To avoid giving alms to beggars this holiday season has been a constant reminder of the Department of Social Welfare and Development to the public for years.
Many of these are members of the Badjao and Aeta ethnic groups, DSWD said, whose numbers proliferate in Metro Manila during this time of the year.
Glenda Relova, spokesperson and assistant secretary in the agency, told the people on Wednesday not to give alms to the children and families on the streets.
“We appeal to our kababayans especially here in Metro Manila not to give alms to children and families on the streets, as this will perpetuate their beliefs that it is okay to ask for alms and that it is a good way to earn,” Relova said.
Relova said that DSWD personnel observed that there’s an increase in the number of Badjaos and Aetas on the streets during the Christmas season.
“Starting October, we usually see our fellow citizens who are Aetas and Sama-Bajaus go to Metro Manila to ask for alms, as it is a means of livelihood for them. If quick cash won’t be accessible to them, they will not pursue this practice anymore,” she said.
Although the agency had been giving this reminder for years, it still gathered mixed reactions from Filipinos online.
One Facebook user observed that Aeta’s journey to Manila only every Christmas, then return to their homes after.
Meanwhile, another Facebook user shared that Badjao’s perceived begging on the streets as a form of livelihood.
Relova noted that her colleagues perceived that providing these people money even during this season of giving does not serve their best interests.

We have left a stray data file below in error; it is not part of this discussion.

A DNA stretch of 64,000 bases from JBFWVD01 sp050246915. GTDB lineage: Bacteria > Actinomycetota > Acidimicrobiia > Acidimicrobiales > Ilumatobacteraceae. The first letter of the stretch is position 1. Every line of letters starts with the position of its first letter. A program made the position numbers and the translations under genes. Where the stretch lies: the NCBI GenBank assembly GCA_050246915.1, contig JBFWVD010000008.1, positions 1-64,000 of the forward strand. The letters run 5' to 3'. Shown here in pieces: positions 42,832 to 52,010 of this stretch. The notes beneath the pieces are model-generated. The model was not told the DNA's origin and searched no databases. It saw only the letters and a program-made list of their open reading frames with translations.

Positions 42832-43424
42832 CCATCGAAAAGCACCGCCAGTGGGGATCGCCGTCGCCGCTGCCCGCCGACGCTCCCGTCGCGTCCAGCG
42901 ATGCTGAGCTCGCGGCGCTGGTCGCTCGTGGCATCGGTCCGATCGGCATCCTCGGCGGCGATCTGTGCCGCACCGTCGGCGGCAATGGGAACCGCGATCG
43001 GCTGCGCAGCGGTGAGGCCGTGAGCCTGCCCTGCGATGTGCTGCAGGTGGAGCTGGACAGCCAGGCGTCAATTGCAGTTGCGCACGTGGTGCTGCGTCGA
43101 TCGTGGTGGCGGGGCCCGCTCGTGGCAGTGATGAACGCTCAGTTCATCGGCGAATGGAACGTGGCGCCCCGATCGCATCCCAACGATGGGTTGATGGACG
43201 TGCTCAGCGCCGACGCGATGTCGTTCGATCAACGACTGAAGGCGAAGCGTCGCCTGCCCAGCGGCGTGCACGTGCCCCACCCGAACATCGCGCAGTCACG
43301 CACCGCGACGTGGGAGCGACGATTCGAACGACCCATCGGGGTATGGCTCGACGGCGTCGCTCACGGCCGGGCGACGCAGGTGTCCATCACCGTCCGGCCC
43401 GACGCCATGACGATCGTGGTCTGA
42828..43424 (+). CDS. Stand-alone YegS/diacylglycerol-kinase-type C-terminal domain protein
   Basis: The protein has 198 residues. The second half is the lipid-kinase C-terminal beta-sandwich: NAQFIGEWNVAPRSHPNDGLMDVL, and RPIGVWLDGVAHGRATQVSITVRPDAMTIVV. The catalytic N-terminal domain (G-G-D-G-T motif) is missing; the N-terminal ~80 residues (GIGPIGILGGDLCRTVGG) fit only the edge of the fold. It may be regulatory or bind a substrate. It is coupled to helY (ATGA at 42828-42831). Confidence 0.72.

“We understand that during Christmas season, people give extra love and care. They are more generous as this is the season of giving. But let us not give alms. We believe it is not the best solution,” she said.
Badjaos and Aetas during holidays
The influx of members of IP communities going to the busiest parts of Metro Manila is now a yearly phenomenon.
Many of them are women who take their young children along to plead for food or money. You may encounter them tapping on cars’ windows in the middle of the road, hopping inside jeepneys to hand out envelopes and tugging on people’s clothing to ask for money.
Social workers believe they organize themselves by September by renting a jeepney to make the trip to Manila.
“By September they begin to look for jeepneys they will rent. They put up signs saying it’s an ‘excursion’ or an ‘educational trip. We have to see who teaches them to do that. Their printed signboards of ‘Merry Christmas’ are also well made,” said Nonie Metrian, a social worker in the city.
In 2017, residents of Mandurriao district in Iloilo City saw a temporary influx of Badjaos who begged.
In 2014, residents of Baguio City were also witness to a “competition” between members of ethnic tribes in the region and mendicant Badjaos.
The Badjao or Sama Laus people are widely known “sea gypsies” or expert fishermen who live along the coastal areas of Tawi Tawi, Sulu, Basilan and other provinces in the Autonomous Region of Muslim Mindanao.
The Aetas, meanwhile, considered as among the first Filipinos, a marginalized group in the country. Aeta families are mostly scattered in the northern part of Luzon. Underdevelopment of communities and the scarcity of decent jobs drive some of them to a mendicant life.
What DSWD is doing to help them
Relova suggested that Filipinos take part in the agency’s initiatives to help the homeless in Metro Manila through its #HelptheHomelessPh campaign.
Launched last year, the campaign is anchored on making the public aware on the reasons Filipinos live on the streets.
Meanwhile, Relova said that members of indigenous communities frequenting the capital are being assisted through their long-running Balik-Probinsya Program.
Last September, nearly 97 families of Itogon town in Benguet affected by Typhoon Ompong were offered food, funds and transportation as part of the program.